Medicines for the poor: not the Oxfam way
IPN Opinion article
The Daily Monitor (Ethiopia)
International pressure-group Oxfam says nearly two billion people cannot get the medicines they need because of the prices charged by Big Pharma. Unfortunately, the alternatives are much worse.
Last week, the US Food & Drug Administration revealed that American pharmaceutical innovation fell to a near-historic low last year: recent developments, backed by the British-based Oxfam, help explain why.
In December the Thai government again declared that it could not agree on lower prices for patented medicines from Western pharmaceutical companies, so it would copy them itself or have them copied in India. Indonesia may follow suit, as it has in the past. Both countries, like Brazil, Kenya and India, have Oxfam's support, with policy recommendations and PR campaigns.
An alternative to the free market comes in Oxfam's report "Investing for life", demanding transparent "tiered pricing" in which prices would be set by a formula reflecting a country's wealth, disease prevalence and the "price of generics where they exist."
Some drug companies already use differential pricing to charge less in poor countries, based on income and disease rates, which is both efficient and equitable. Differential pricing allows firms to recover their research and development investment (and allow future R&D) and provide life-saving drugs to large numbers of the world's poor whose governments would otherwise be unable to afford them.
But tiered pricing as proposed by Oxfam would be imposed by officials and comes with an unusual stipulation: drug companies should set their prices based on available generics (Oxfam assumes that all such imitations, legal or illegal, are of equal quality, which is itself an heroic assumption). It is a strange logic that says the price of a copy (which can be very close to production cost since no R&D has to be recovered) should dictate the price of an original drug.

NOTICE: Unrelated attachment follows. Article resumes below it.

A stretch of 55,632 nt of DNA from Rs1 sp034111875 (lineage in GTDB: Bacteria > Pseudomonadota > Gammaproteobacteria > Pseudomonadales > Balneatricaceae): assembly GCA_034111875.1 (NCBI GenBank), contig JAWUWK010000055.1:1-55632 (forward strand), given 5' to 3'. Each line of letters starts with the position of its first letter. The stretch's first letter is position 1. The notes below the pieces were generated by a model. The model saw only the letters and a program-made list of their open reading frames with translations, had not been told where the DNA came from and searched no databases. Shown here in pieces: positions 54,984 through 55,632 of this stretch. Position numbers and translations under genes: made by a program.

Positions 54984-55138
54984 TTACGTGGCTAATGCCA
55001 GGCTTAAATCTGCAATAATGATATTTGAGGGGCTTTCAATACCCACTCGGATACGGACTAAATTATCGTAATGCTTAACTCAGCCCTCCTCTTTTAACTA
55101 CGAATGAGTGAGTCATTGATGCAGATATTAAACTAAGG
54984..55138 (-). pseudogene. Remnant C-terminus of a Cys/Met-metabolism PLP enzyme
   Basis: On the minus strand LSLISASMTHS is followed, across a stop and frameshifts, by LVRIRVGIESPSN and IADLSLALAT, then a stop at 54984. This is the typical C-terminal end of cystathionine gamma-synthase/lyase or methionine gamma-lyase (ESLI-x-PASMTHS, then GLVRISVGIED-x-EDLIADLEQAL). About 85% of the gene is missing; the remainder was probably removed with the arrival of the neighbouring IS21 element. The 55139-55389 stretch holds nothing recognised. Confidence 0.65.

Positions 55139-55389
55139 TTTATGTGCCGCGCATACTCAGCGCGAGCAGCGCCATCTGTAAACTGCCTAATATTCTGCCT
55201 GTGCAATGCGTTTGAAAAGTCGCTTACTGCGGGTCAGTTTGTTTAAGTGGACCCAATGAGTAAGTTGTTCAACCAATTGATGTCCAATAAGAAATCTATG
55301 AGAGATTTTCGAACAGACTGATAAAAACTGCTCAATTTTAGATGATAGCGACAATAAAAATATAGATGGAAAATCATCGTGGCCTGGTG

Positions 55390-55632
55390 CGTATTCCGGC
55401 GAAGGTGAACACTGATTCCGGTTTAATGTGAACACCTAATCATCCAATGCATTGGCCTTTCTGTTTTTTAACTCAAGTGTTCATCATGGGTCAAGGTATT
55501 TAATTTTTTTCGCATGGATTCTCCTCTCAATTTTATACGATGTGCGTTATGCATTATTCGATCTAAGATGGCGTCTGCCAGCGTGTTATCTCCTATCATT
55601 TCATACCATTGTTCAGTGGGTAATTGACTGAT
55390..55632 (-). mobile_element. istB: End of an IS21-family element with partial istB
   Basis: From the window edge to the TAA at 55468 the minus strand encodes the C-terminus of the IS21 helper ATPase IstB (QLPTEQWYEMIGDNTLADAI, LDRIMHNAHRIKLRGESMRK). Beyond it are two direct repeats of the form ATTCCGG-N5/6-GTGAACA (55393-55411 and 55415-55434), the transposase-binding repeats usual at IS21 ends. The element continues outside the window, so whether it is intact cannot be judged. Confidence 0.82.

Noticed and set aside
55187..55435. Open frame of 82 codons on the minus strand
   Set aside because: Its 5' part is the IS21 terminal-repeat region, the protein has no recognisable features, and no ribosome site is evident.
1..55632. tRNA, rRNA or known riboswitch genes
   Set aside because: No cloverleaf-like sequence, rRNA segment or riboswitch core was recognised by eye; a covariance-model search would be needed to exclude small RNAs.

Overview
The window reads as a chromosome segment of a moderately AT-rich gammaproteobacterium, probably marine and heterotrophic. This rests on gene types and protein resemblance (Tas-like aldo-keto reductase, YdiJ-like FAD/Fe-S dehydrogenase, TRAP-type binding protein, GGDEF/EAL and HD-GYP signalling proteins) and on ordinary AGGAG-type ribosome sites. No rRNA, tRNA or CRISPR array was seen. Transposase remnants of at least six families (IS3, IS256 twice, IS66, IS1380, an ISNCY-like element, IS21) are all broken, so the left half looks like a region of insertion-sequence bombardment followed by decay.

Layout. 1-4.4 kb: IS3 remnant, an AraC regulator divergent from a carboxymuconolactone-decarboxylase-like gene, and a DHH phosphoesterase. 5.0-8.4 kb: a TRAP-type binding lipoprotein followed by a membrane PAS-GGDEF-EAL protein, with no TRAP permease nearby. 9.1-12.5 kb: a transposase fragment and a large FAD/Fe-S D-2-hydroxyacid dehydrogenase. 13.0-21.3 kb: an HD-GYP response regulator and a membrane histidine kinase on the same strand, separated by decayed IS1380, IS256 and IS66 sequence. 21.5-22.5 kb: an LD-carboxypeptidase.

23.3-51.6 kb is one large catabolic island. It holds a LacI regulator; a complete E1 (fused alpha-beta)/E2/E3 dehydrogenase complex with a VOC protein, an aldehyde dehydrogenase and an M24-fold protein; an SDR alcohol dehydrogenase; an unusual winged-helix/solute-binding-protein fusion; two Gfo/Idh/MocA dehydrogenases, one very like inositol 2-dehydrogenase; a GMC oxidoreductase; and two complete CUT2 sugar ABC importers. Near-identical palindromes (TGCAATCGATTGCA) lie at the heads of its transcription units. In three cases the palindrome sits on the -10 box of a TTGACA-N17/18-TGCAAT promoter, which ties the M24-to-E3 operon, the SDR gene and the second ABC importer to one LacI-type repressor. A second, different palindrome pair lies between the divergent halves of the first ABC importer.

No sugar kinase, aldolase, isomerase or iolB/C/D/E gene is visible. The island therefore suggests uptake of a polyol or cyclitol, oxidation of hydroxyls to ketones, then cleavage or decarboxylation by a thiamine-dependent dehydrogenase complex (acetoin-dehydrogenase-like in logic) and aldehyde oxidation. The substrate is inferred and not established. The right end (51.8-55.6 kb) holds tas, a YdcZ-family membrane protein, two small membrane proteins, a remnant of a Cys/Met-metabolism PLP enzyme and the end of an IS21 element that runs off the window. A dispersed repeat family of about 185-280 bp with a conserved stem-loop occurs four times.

Forced to set prices in line with copycats, western companies can be expected to withdraw from these markets altogether (as happened in India in 1972, after the abandonment of patent law legalized the copying of all patented drugs). At the very least, they can withdraw new products from the market (as Abbott did recently in Thailand when its proposed pricing was rejected).
And everyone wants the lowest price out there. Thailand, for example, wants the same prices that are paid for HIV drugs by the poorest African countries--even though its national income is ten times greater and its HIV rate is ten times lower. This is neither efficient nor equitable but Oxfam backs it.
Underlying the whole issue is the fallacy that price is the main factor in healthcare. While high drug prices have attracted widespread publicity, even medicines that are "far cheaper and easier to deliver," such as vaccines or treatment for intestinal worms, are not reaching the people who need them, as Harvard health economist Michael Kremer has noted--along with WHO officials and many others. This is the result of bureaucratic inefficiencies, political corruption and, fundamentally, a lack of health infrastructure in developing countries.
Furthermore, drugs are not the only (or even the most important) determinant of good health in the developing world: today, clean hands and clean drinking water would save more lives in poor countries than any single drug could.
Despite a long history as one of the most lucrative modern industries, pharmaceutical companies have consistently underperformed the stock market over the past five years--and this is not just a problem for shareholders or employees in rich countries.
As profits weaken, innovation suffers: last year saw 18 new drugs approved by the US FDA, near the lows of 17 in 2002 and 14 in 1983, compared with 53 in 1996. Just as badly, companies may become even less willing to sell or invest in poor markets, particularly when governments such as Thailand's, Brazil's and Indonesia's are prepared to simply seize their intellectual property.
To prevent this, companies must retain the freedom to price their own products. Otherwise, the health of the poorest will suffer the consequences.